Saturday, August 20, 2016

Episode Review: "Girl Meets the Real World"/"Girl Meets Sassy Halter Top" (#3.11)

It opens up innocently enough, a fun and energetic 30 second debate between Farkle and Riley. I appreciate "And for extra credit, time does not exist" from Farkle, but I appreciate even more "I said what I believe, how can that be wrong?" from Riley.

You know that's a good question Riley, and if there's any justice in the universe you'll obtain a satisfying answer to it, because that's really one of the most annoying things about this show. Riley spouts happy dappy nonsense and generally faces no consequences. 


But this time she lost, and Cory insists that she needs to consider opposing viewpoints instead of living in her happiness-echo-chamber. And somehow that ties in to history class. It's a good thought though, definitely, so let's see where we can go with it.

This is honest, genuine life advice here, that you have to understand both sides of an issue. Cool.

Riley is now assigned to argue that people are evil by nature, while the entire rest of the class argues they are good. This occurs because Cory is an awful teacher who does not even know the names of most of his students. Where's that heckler girl from the season opener? This is exactly where we need her. Maya steals a projector though, so I'm glad true new blue whatever Maya is still here.

As I mentioned in the comments, in high school debate (which, I'll mentioned, was held in a class called Advanced Debate, and not in fucking history) I was given good vs. evil too, and I had evil. I won the debate handily, both my scorning my opponents sunshine and rainbows attitude, and speaking to mankind's true nature, and I gotta say, I never had an existential crisis over it. Just a fun fact.

Maya trolls Riley a little bit with the morality of wearing a wool sweater, it's fun and makes these characters seem like real people for a minute before we start getting stupid.
Once again Topanga receives Auggie's B story and I'm just not even gonna talk about it.

I didn't mind their B story at all. I mean, for one, we barely spent time on it, so it was easy to not mind it. But, also, it weaved nicely into Riley's story, and I actually found Auggie a little endearing in portions of it. He got some good lines. There's good lines throughout this episode, whatever else may be wrong with it. 

Yeah we got stupid. Sad guitar music plays while the girls look at (implied) depressing news headlines on a laptop. That's the whole shot.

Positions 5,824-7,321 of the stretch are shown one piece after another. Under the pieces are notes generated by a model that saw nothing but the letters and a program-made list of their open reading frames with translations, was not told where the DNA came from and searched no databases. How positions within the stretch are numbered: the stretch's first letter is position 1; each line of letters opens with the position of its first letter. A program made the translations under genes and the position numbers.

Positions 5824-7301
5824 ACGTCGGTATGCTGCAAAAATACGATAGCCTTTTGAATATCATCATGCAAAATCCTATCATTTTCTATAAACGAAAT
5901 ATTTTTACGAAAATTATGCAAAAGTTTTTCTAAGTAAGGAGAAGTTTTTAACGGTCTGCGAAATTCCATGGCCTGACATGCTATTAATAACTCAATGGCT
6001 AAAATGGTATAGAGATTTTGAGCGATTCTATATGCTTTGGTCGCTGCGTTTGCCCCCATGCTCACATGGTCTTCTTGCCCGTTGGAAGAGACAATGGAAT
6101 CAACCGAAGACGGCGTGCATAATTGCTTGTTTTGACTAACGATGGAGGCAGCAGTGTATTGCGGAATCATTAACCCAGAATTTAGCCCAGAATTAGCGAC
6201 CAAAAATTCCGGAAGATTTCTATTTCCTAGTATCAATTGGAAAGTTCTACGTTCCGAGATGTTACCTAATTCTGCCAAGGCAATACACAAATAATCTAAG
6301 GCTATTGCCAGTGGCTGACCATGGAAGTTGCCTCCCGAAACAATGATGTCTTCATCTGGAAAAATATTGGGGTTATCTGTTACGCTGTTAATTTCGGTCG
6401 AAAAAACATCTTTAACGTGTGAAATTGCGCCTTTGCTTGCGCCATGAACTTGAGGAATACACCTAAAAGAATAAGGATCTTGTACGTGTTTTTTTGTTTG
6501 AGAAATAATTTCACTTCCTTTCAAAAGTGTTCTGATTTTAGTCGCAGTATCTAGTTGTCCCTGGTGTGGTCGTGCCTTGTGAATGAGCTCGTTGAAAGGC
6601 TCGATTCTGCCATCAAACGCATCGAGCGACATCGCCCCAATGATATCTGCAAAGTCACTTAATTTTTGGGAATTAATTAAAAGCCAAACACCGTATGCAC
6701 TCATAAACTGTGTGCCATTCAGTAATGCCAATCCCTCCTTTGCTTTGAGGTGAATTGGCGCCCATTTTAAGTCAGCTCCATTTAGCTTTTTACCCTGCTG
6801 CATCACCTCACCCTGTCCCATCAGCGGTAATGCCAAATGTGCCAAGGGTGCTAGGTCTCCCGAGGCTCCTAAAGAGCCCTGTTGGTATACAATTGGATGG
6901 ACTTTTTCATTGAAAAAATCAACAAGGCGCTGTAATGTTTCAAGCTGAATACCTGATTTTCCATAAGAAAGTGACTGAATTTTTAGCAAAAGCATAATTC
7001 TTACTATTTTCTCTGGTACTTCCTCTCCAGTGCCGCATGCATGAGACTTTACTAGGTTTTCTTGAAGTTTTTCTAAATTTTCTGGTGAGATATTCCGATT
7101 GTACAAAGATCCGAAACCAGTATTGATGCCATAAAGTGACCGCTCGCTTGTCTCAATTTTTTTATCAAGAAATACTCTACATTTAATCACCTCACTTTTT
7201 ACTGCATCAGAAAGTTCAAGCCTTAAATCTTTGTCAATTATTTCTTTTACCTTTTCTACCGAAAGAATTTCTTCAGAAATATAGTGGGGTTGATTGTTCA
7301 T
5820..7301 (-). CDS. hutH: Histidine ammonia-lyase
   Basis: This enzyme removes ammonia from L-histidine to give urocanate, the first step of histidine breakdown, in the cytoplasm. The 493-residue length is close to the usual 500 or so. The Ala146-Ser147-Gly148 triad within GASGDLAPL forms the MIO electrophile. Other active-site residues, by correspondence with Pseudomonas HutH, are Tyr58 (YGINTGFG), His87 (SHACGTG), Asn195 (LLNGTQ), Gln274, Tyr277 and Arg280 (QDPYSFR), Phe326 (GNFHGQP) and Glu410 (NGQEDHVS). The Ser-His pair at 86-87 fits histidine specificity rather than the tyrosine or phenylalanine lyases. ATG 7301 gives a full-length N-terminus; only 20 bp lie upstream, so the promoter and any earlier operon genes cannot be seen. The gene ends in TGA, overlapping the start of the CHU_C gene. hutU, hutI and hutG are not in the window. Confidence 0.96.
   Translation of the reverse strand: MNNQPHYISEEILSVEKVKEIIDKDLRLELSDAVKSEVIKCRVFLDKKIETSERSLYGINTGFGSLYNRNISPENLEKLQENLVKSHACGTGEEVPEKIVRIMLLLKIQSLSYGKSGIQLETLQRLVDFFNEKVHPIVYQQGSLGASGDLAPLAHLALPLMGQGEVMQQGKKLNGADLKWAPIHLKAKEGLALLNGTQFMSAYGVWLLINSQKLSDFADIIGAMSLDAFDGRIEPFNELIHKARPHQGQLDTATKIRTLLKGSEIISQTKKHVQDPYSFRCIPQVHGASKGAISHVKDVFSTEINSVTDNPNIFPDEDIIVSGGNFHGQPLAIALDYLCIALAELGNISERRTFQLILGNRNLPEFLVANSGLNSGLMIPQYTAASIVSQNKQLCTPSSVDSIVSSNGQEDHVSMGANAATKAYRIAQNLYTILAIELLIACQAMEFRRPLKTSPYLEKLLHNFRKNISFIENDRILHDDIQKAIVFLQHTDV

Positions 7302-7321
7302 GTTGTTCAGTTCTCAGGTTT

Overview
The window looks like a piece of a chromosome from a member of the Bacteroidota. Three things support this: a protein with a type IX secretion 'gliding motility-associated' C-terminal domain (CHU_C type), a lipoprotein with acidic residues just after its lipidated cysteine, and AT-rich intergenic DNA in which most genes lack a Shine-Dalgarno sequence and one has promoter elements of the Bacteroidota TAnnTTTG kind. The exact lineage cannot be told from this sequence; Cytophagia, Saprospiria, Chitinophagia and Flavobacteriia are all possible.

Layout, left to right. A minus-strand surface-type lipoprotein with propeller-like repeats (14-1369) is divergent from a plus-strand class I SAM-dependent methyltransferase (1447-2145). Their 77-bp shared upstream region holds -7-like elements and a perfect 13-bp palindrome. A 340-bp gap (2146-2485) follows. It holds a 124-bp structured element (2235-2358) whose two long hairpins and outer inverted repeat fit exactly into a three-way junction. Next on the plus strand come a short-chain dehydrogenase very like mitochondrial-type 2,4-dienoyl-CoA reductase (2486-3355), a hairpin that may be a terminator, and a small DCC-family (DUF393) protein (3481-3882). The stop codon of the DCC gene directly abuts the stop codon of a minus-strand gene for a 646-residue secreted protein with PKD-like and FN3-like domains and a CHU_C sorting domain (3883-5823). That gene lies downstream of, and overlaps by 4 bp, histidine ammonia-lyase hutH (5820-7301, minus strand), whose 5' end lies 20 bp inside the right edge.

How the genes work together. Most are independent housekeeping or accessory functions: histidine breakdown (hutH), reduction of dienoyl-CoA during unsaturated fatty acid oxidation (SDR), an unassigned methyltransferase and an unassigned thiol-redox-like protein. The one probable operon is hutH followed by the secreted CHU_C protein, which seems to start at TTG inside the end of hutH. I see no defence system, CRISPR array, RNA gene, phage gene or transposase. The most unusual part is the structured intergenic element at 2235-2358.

Smackle still wants to bang Lucas's brains out, even though she was hot for Farkle earlier in the episode. I'm all for sexual liberation, but you made a commitment, Smackle! And Lucas is officially Riley's boyfriend now! (Even though there's no hint of that in the content.) 

Yeah, Smackle's flirting with Lucas is really starting to irritate me. Do they not get what a repellent character trait it is? Having one main character's girlfriend show open lust for another main character? I really think Cecelia Balagot does a good job, and there were other portions of this episode (like when she came in through the door and over-explained why) that I liked. But this kind of stuff makes me hate Smackle and feel really bad and embarrassed for Farkle.

I don't know why Lucas isn't saying anything about it, except that I guess it's a really uncomfortable thing to break up and might serve to humiliate Farkle who right now is playing it off like a joke... when I'm sorry, in reality, this would be devastating for a 15-year-old kid to hear from his girlfriend about a friend he's already expressed feeling emasculated by, joke or not. 

But yeah, it's weird, we're now two episodes in with no sign that Lucas and Riley are a couple. 

I thoroughly enjoyed Zay's bit of character and story here, he's already more fleshed out than Lucas just from this one scene. Amir has further convinced me his acting chops are on one of the higher levels for Disney Channel. Lower than Sabrina, but higher than most everyone else. And I like how they tied it in to Riley. Nice work.

I don't think I'd put him above Rowan, but it's really just hard to gauge because Amir has never played anything but a supporting role in any episode. But, yes, I'd definitely put him ahead of Peyton and Corey. Peyton has shown progress, but not enough, and I feel like more and more I get less and less impressed with Corey. Some of it is because of what a non-entity Farkle has been this season, but really Corey's acting on this show has just gotten bland. Farkle's gotten bland. I'm not into Farkle.

But, yes, Zay's great in this one.


Evil Riley is funny. "What's next, that heavy metal?" She refuses to apologize for eating Zay's cookie, which is compelling, but more interesting than that is the implication everyone else was hanging out without our two leads. It's a nice bit of subtlety that tells us these characters actually exist off camera.

So this could be Riley's gateway drug. She has tasted the thrill of being a jerk, a real Jordan Belfort, and it tastes good. I hope this story doesn't get foggy and mixed up down the road. "Riley enjoys being Jordan Belfort" and "are people naturally good or evil" are kind of separate, but maybe they'll tie together in a nice way by the end.

What I like most about this breakfast scene was Riley asking what if it's more fun to be evil, and Cory says "What if being evil changes your understanding of what fun is?" That's a genuinely compelling idea that I would have loved to hear more about, but as with all good things, Auggie interrupts it immediately. Topanga tells us a parable, and we've got a third thread to weave here, that small good deeds can still make a difference, which I of course agree with, but the capacity to do good deeds doesn't really fix either of our other two problems.